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The future lies in embracing the new economic normal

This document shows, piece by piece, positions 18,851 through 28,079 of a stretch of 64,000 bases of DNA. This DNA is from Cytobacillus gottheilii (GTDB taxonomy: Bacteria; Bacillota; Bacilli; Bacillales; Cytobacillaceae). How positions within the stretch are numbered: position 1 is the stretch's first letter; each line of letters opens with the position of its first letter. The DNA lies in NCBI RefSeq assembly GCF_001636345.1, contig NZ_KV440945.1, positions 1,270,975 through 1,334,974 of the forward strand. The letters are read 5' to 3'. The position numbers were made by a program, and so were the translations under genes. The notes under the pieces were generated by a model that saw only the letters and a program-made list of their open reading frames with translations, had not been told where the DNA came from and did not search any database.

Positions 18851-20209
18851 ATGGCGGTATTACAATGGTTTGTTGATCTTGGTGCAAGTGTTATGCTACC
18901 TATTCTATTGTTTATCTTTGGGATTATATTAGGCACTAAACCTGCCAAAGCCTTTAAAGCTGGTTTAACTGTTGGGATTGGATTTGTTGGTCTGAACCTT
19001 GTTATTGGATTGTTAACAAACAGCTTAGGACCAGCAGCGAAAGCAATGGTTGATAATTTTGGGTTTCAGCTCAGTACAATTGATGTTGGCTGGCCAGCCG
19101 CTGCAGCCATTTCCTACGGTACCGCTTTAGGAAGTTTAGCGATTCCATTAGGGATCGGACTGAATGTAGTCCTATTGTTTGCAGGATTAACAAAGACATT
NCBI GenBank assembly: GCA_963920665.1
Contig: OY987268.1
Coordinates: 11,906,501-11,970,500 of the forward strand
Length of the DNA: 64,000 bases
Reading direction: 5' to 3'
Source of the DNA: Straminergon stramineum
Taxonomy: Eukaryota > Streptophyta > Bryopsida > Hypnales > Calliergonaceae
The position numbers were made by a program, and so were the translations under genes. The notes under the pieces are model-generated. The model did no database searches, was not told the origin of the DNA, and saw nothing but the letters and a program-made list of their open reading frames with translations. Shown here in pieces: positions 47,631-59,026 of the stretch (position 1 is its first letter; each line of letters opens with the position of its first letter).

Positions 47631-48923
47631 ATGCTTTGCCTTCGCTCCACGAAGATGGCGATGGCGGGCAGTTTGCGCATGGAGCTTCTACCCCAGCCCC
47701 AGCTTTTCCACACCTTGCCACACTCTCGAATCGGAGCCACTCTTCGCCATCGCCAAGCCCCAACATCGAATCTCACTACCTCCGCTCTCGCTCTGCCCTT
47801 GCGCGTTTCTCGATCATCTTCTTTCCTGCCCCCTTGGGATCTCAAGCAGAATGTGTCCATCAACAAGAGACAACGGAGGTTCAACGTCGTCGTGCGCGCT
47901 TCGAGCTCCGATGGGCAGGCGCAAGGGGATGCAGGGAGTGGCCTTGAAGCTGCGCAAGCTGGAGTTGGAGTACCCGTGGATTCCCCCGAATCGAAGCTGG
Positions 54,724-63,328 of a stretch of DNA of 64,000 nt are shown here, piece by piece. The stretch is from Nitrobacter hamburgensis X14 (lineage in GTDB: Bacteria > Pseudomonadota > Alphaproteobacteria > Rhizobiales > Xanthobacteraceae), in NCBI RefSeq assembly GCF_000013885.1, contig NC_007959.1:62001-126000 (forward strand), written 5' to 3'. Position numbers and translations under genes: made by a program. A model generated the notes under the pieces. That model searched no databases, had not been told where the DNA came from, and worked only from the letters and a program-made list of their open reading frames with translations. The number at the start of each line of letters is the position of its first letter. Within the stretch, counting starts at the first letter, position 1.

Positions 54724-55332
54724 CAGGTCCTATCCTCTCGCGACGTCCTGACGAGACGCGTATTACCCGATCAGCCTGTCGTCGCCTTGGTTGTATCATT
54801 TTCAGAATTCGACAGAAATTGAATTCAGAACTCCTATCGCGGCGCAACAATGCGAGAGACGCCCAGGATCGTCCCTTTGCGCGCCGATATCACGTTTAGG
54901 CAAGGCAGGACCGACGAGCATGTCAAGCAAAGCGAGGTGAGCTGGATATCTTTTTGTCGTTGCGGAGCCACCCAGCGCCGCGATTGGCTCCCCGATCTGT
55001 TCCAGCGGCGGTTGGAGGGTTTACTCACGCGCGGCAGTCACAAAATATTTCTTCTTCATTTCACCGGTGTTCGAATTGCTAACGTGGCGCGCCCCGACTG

BY TAPIWA GOMO There is no doubt that 2020 was a challenging year and that the impact of the COVID-19 pandemic will be felt in the short and long term. However, emerging figures are showing us the down and upside of how the economy performed and who were the winners and losers and why as well as the future fears. The biggest lesson from the pandemic experience, so far, is that every challenge presents opportunities and how society or its members position themselves has lot to do with the losses or gains from chaos. The pandemic, lockdowns and other measures to curb its spread have had a huge bearing on various streams of the economy. Lockdowns resulted in reduced production and low or no income for some companies. For workers, it resulted in less or no income which pushed millions of families into destitution. Limited movements saw the transport sector recording huge losses. The oil industry, already facing stiff pressure from climate change advocacy, suffered historic $77 billion losses in 2020 as the COVID-19 pandemic sent demand and prices tumbling. Developed economies cushioned their citizens and their industries which minimised the economic impact of the pandemic. As they say, nothing is for free and someone will have to pay. It is most likely that the resources used to cushion citizens will be recouped from them in the form of taxes. But who cares if families survived the pandemic, industry was sustained and workers retained their jobs. That is the beauty of having an industrialised and advanced economy. Forbes estimates that more than 10 million more people are out of work in the United States of America as a result of the virus and they have only gained back nearly 50 000 jobs in January, a sign of slow recovery. Globally, the International Labour Organisation (ILO) estimates that approximately 255 million full-time jobs were lost due to the pandemic, with Latin America and the Caribbean, southern Europe and southern Asia being the worst affected. For informal economies such as Zimbabwe, it is not clear what damage the pandemic caused on the economy but the death toll — mainly of high-profile people suggests that the impact may be higher. Even with that massive economic toll on ordinary workers and citizens, they were big winners, mainly those who understood that challenges open up new opportunities. Forbes estimates that the world’s 2 200-plus billionaires increased their income to become nearly $2 trillion richer in 2020 when others were losing their income. While that is cause for celebration, it has an impact on the increasing divide between the rich and poor and widening economic inequality. Elon Musk was talk of 2020 with his fortune growing from $110 billion to nearly $137 billion, which placed him among the top five richest people in the world. His fortune is derived from increasing shares in Tesla Motors, which spiked by 630% in 2020. He took advantage of the slumping oil industry during the pandemic to demonstrate the importance of electric vehicles. That has put him in a strong position to push his

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